This could’ve been the case if head coach Brad Stevens put Edwards in the rotation more often. Instead, he was handed mainly garbage time minutes. Stevens put more trust in Brad Wanamaker as Kemba Walker’s backup point guard, giving him 19 minutes per game compared to Edwards’ nine. In those 19 minutes, the 30-year-old Wanamaker racked up only 6.9 points per game and dropped that to 4.9 points come playoff time. A situation where Edwards has proven to rise to the occasion instead of stagnating when it matters most.
It is a battle for minutes amongst point guards on the team aside from Walker. Regardless, this may be the season Edwards does get the full chance to prove his worth. Not only Boston’s desperate needs but to himself as well.
The Run-And-Gun Duck
Behind Edwards and his promising potential comes Pritchard. Yet another college star who left his own legacy at Oregon University. Through his four years as a Duck, the 26th pick of the 2020 draft only got noticeably better as the team’s floor general.
- 2016-2017: 7.4 PPG, 3.6 ASP, 39.3% FG
- 2017-2018: 14.5 PPG, 4.8 ASP, 44.7% FG
- 2018-2019: 12.9 PPG, 4.6 ASP, 41.8% FG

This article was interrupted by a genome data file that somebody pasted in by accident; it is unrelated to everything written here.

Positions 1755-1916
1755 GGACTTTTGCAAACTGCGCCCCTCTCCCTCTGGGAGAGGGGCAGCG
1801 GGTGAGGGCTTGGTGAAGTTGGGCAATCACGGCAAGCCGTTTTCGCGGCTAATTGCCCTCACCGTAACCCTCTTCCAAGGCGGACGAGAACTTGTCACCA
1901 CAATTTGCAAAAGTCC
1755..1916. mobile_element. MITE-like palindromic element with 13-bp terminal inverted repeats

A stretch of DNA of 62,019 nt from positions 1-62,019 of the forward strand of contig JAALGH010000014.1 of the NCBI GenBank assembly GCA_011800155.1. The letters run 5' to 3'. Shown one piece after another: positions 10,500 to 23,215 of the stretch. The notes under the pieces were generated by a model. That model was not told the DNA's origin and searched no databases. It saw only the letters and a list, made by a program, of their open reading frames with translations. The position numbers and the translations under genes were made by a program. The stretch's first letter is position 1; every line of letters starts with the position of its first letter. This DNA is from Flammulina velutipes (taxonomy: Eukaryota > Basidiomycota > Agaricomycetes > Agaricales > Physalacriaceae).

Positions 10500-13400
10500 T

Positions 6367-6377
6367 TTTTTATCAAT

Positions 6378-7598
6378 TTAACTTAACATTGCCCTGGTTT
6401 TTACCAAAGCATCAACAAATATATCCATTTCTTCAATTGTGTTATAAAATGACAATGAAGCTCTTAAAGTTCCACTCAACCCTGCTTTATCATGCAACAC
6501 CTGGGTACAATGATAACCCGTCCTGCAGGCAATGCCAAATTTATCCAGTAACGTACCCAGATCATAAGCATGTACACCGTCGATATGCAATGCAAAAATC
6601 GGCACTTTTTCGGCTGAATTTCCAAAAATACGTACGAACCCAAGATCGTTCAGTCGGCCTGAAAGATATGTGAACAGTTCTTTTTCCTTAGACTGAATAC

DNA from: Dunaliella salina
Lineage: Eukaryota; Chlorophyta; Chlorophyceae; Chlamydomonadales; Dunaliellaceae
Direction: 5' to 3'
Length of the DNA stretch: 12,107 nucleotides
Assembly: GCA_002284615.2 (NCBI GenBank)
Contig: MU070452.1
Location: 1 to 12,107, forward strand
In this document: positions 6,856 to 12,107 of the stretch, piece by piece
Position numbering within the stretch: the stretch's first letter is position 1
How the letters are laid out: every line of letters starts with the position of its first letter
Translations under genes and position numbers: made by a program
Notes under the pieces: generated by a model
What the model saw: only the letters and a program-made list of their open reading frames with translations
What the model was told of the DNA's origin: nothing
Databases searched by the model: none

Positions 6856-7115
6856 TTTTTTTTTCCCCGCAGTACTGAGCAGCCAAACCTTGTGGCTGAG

- 2019-2020: 20.5 PPG, 5.5 ASP, 46.8% FG
Aside from his numbers, he piled on the accolades to solidify himself as one of the most prolific names in college hoops during his time. Pritchard earned: 2x All-Pac-12, Pac-12 Tournament MVP, 2019-2020 Pac-12 Player of the Year, and more.
“I really, really enjoyed watching him play…,” stated Celtics GM Danny Ainge, “He’s just a fun player to watch. I love his competitiveness. His skills have really developed over the four years he was there and he carried a huge role…I think he’s gonna fit in with our culture and our fans are gonna fall in love with him.”
Ainge already shows high praise to the 22-year-old because of his play on the court. Especially the way he’s able to push the tempo. Something he thrives on along with his pure basketball IQ according to his major strengths by Hoop Intellect.